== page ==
Tuesday, January 30, 2007

Symbols and Sign

This kind of post would usually have ended up on 'Geeky Girl Reads' blog - but I'm posting everything here now.

The linguistics classes I took were some of my favourites - and directed my study in my art and anthropology classes as well... I spent many many hours pouring through every volume (and copying large portions of them into sketchbooks if I could not check them out) in the philology def:(2b) and wikipedia and linguistics section of the library.

Article: Semiotics document - Signs
Saussure noted that his choice of the terms signifier and signified to indicate 'the distinction which separates each from the other.' Despite this, and the horizontal bar in his diagram of the sign, Saussure stressed that sound and thought (or the signified and the signifier) were as inseparable as the two sides of a piece of paper. They were 'intimately linked' in the mind by an associative link - 'each triggers the other' Saussure presented these elements as wholly interdependent, neither pre-existing the other.'

The study of signs and symbols is semiotics.

Examples of some signs from my drawings:


idealized forms(just a few of many) of the living state(mode) symbol. This symbol represents the physical heart as well as the abstract soul, combined into one state, or mode - of being. Think of it, linguistically, as a noun that always has one adjective state or another to begin (or connotation) - and then can have other adjective states attached to it, for additional information. ((Ex: starting noun 'dog' compared to 'hound' - then the addition of 'good hound' or 'loud dog.'))

The 'living' symbol is included to tell information about the figure it is attached to. This symbol tells not only if the figure is alive, a spirit, etc... but also can have other signifiers attached to indicate if the life is growing, looking towards the future or past, sick/well, protected/vulnerable etc. etc. The usual colour of this symbol is blue for the spirit - but if other colours are present, they too can add to the intended meaning.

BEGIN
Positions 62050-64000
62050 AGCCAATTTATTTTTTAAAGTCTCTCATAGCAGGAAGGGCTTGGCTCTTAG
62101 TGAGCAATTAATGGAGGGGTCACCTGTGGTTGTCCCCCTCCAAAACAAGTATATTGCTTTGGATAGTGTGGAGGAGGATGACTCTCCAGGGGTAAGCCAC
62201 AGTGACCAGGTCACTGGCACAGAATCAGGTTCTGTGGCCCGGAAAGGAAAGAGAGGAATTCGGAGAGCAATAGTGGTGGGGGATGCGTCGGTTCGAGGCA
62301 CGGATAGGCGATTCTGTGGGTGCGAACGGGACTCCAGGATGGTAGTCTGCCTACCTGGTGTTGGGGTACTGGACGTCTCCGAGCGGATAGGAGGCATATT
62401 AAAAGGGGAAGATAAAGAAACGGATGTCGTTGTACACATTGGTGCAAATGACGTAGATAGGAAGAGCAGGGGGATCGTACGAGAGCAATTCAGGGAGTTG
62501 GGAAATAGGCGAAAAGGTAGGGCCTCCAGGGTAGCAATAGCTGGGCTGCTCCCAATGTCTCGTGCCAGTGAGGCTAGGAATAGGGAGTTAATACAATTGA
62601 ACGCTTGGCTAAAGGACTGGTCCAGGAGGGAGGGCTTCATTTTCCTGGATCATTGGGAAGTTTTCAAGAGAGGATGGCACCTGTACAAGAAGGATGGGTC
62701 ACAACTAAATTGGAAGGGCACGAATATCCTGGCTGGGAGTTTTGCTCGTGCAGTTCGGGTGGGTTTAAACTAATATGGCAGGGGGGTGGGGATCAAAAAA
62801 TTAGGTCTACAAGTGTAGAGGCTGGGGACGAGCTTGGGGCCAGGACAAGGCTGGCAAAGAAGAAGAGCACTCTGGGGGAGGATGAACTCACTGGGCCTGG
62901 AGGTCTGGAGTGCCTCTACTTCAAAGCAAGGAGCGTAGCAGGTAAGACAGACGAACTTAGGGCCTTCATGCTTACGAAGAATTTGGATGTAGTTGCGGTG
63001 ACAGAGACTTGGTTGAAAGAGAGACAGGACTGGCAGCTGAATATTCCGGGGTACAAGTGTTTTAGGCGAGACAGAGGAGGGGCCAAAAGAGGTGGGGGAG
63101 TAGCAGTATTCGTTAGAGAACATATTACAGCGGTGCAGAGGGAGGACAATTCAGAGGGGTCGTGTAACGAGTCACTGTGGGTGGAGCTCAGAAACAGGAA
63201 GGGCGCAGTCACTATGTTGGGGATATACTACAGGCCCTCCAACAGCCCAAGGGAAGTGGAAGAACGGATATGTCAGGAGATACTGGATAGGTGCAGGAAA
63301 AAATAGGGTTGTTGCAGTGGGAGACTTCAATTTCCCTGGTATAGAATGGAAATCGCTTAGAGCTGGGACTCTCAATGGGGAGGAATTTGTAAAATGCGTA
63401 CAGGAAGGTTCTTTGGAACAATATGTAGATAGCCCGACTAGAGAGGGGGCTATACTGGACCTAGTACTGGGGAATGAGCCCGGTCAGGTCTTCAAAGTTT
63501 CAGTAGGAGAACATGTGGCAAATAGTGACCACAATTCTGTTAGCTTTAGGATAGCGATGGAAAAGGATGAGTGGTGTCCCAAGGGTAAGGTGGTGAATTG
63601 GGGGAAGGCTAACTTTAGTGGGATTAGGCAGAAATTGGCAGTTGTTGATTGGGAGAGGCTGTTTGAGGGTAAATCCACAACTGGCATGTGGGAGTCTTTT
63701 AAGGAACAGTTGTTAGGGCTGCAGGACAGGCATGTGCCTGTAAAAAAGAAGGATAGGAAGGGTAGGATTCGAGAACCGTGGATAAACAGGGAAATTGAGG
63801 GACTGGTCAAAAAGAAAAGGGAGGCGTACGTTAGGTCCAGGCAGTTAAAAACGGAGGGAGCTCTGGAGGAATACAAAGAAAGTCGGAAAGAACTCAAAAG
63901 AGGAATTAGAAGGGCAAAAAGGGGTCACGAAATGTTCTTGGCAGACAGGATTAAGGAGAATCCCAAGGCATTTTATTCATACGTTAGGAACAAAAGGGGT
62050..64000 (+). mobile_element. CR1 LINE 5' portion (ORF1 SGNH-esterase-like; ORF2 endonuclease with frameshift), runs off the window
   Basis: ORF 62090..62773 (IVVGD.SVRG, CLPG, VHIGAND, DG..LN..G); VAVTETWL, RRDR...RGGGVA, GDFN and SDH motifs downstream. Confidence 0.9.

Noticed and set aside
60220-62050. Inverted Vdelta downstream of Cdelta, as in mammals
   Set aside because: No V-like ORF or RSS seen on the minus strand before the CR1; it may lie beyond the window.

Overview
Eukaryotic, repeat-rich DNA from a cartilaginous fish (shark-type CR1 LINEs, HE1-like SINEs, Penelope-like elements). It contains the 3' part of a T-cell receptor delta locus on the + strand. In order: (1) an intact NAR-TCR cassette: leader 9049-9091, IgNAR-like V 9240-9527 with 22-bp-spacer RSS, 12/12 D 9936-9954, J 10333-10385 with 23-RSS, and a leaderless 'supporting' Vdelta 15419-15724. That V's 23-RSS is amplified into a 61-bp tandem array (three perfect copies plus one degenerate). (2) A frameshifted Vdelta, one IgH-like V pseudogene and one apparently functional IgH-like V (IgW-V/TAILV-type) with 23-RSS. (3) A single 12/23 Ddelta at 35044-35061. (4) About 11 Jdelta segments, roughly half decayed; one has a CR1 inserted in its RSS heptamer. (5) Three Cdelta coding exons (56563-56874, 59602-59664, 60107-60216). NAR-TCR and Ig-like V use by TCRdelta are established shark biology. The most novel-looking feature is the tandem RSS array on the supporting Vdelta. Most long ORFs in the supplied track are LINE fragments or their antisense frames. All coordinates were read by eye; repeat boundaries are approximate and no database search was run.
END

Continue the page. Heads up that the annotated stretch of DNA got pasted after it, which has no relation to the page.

examples from recent drawings

6 comments:

Chris said...

Eeek! Flashback to grad school!! ;)

Carrie K said...

Ditto (except undergrad classes) but I loved that stuff.

Bob Merkin said...

2nd Notice! Find Shortest Path for Easter Bunny to deliver Faberge Easter Eggs to 13 little girls and boys! 68 days left!

http://vleeptronz.blogspot.com/2007/01/pizzaq-2nd-notice-u-got-68-days-to_30.html

hey hey RheLynn did you look at the Abolitionist Quaker Quilt?

Bob di Vleeptron

Anonymous said...

Vleep: wtf is with the bunnies peer pressure thing here? Is there some hidden meaning you're dancing around or is this just on your finals?


(No i didnt understand this post either. semiotic robots? wha?)

--h2odragon (aka mark)

Lynn said...

I like symbols.
EAch individual has an affinity towards specific symbols, objects, smells, textures and temparatures.'
Humans need something to excite the psyche as well as the senses.
Your work interprets your psyche and how you react to your environment. It is neat listening to the stories you pictures tell

Obsidian Kitten said...

i'm so fascinate by linguistics (ok, my recollection of what i learned about semiotics is pretty slim)

but i think this is part of the reason i'm so fascinated by runes (and ancient alphabets in general, but especially runes)--no one knows how old they are, really--and the symbols are so potent, and ancient, and magickal and have so many wide and varied meanings, like little conatiners of meanings layered upon meanings...

i love that you're posting your drawings along with your notes. it's like a peek into your sketchbook...and the symbols you're using...wow.